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Dow Jones Newswires, March 29, 2007 article


The Wall Street Journal  

March 29, 2007 7:31 a.m. EDT


Companies Continue To Keep Executive Bonus Targets Under Wraps

March 29, 2007 7:31 a.m.

   By Kaja Whitehouse 

(This article was originally published Wednesday)


NEW YORK (Dow Jones)--Despite some pressure from the Securities and Exchange Commission, many companies continue to keep the financial targets used to determine executive bonuses under wraps.

Almost half of the 100 companies studied, or 46%, didn't disclose the targets that triggered annual bonus payments to executives last year, such as earnings per share of $2. Slightly fewer, or 45%, also failed to shed light on the targets tied to their long-term incentive plans, according to consulting firm Watson Wyatt Worldwide Inc. (WW), which conducted the study.

While almost half of companies didn't disclose the specific financial targets, they all disclosed the general financial metrics used in their executive compensation plans, such as EPS or net income, the study said.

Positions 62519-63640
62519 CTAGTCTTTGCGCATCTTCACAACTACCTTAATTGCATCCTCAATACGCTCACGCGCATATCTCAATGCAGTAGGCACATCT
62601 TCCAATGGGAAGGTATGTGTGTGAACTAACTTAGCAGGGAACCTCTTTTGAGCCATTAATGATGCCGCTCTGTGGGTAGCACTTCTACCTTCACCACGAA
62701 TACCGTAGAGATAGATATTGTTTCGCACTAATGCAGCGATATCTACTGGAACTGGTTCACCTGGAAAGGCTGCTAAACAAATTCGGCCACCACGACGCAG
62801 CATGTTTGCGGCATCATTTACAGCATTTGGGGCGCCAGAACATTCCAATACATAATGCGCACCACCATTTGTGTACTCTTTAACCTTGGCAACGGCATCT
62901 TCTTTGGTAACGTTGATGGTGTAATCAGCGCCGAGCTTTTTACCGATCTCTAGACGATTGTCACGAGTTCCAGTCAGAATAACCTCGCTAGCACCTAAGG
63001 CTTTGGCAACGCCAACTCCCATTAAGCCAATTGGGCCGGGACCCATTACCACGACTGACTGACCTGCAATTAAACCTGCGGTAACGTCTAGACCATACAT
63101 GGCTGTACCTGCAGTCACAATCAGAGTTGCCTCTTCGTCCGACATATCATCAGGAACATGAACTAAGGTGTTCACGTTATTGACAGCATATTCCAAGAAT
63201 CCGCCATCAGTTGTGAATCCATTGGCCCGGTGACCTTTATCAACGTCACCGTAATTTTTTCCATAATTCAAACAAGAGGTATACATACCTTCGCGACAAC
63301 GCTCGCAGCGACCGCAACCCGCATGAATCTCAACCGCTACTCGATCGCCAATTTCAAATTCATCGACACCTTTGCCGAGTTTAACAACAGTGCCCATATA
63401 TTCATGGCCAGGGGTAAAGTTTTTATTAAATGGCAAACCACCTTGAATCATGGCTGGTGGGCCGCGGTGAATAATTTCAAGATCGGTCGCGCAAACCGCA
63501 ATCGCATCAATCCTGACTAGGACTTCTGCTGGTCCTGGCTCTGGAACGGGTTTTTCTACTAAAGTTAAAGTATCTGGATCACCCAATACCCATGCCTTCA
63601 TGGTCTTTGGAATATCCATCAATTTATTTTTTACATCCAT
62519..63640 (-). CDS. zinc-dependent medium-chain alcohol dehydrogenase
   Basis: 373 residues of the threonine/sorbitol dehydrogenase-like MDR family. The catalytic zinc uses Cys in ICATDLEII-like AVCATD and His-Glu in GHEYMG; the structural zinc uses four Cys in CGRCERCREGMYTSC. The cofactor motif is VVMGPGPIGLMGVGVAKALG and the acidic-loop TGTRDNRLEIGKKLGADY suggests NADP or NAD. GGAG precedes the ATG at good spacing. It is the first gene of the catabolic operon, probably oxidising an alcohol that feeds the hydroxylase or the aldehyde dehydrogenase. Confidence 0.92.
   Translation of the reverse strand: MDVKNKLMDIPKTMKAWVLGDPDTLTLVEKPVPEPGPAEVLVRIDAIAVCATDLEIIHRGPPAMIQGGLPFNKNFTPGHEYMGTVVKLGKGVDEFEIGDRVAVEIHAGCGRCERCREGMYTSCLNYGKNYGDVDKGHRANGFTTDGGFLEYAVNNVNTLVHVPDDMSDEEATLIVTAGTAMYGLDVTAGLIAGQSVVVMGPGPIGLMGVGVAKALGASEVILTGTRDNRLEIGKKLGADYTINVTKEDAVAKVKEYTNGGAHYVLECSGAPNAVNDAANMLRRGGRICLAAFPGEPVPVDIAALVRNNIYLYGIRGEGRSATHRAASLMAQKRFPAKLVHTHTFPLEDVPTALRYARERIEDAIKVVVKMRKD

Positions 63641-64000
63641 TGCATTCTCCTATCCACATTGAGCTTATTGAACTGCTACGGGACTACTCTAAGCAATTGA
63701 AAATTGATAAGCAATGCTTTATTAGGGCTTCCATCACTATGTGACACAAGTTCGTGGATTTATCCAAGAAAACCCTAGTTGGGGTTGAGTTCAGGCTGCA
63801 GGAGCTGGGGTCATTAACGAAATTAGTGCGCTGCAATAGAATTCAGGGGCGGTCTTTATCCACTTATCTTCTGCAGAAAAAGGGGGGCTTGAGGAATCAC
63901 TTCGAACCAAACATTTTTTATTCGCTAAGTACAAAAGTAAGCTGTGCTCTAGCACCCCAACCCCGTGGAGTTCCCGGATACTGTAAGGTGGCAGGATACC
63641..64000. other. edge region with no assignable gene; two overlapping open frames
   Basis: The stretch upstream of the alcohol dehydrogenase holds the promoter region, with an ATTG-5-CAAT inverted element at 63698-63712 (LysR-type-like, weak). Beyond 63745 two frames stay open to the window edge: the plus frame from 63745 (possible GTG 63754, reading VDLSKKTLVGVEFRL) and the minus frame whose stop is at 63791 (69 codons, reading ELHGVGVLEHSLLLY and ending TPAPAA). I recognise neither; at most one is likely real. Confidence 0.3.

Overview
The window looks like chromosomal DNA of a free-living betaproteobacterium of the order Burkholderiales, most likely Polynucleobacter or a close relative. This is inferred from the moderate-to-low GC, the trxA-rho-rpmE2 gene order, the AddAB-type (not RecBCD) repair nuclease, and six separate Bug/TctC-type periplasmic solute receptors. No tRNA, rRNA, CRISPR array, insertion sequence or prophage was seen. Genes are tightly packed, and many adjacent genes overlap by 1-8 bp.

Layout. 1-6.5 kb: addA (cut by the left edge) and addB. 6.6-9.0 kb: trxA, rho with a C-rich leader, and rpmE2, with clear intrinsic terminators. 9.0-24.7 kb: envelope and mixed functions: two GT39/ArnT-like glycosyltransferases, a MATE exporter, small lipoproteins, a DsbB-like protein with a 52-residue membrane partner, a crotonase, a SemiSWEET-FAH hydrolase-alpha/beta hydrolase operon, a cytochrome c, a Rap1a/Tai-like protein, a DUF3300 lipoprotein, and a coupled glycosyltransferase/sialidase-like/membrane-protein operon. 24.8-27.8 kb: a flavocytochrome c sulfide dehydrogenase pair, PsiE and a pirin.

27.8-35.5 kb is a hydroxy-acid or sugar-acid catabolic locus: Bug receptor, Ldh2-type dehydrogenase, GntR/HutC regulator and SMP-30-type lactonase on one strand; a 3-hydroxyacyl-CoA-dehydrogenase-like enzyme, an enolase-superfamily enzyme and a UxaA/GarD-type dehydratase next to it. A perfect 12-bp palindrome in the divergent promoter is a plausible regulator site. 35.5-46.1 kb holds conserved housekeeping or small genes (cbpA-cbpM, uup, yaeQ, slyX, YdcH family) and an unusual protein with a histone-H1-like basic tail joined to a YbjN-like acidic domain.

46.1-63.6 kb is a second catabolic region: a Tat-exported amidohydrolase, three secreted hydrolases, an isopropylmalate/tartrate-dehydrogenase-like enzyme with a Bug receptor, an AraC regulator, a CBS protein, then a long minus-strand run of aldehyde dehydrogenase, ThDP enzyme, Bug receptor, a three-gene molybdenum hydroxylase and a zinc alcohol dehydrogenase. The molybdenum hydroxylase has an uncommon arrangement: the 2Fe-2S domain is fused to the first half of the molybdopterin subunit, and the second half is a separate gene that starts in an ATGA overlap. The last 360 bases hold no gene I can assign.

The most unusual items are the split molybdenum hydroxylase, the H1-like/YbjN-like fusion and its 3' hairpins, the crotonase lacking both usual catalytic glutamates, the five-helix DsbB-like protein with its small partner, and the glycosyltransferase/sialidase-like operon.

How companies decide to dole out bonuses has been a hot topic as shareholders push for better insight into the links between executive pay and performance. Companies regularly stop short of spelling out how these plans work, leaving out financial targets and other figures shareholders would need to fully assess these awards.

Watson Wyatt looked at bonus disclosures of the first 100 companies in the S&P 500 index that complied with the SEC's new compensation disclosure rules, effective this year. The new rules overhaul how companies explain their executive pay practices, which are revealed in companies' annual proxy statements.

Without the financial targets, it's unlikely that shareholders will be able to make an "informed external opinion" about these plans, Ira Kay, executive compensation consultant with Watson Wyatt, told Dow Jones Newswires.

Last year, shareholders pressured the SEC to require companies to be more forthcoming about their pay for performance plans. The SEC has long allowed companies to hold back on details that might be considered confidential business information, such as whether bonuses are contingent on a certain sales or revenue numbers.

Some large shareholders suggested that the SEC require companies to disclose the bonus targets after the performance period had ended.

The SEC ultimately kept its rules the same, but warned companies that it would be reviewing their bonus disclosures to ensure that they weren't hiding behind the confidentiality rule.

Companies "really agonized over this issue" as they prepared their compensation disclosures, said Kay. "They are struggling to balance the competitive issue with the transparency that the shareholders and the SEC are desiring," he said.

By Kaja Whitehouse, Dow Jones Newswires; 201-938-2243;

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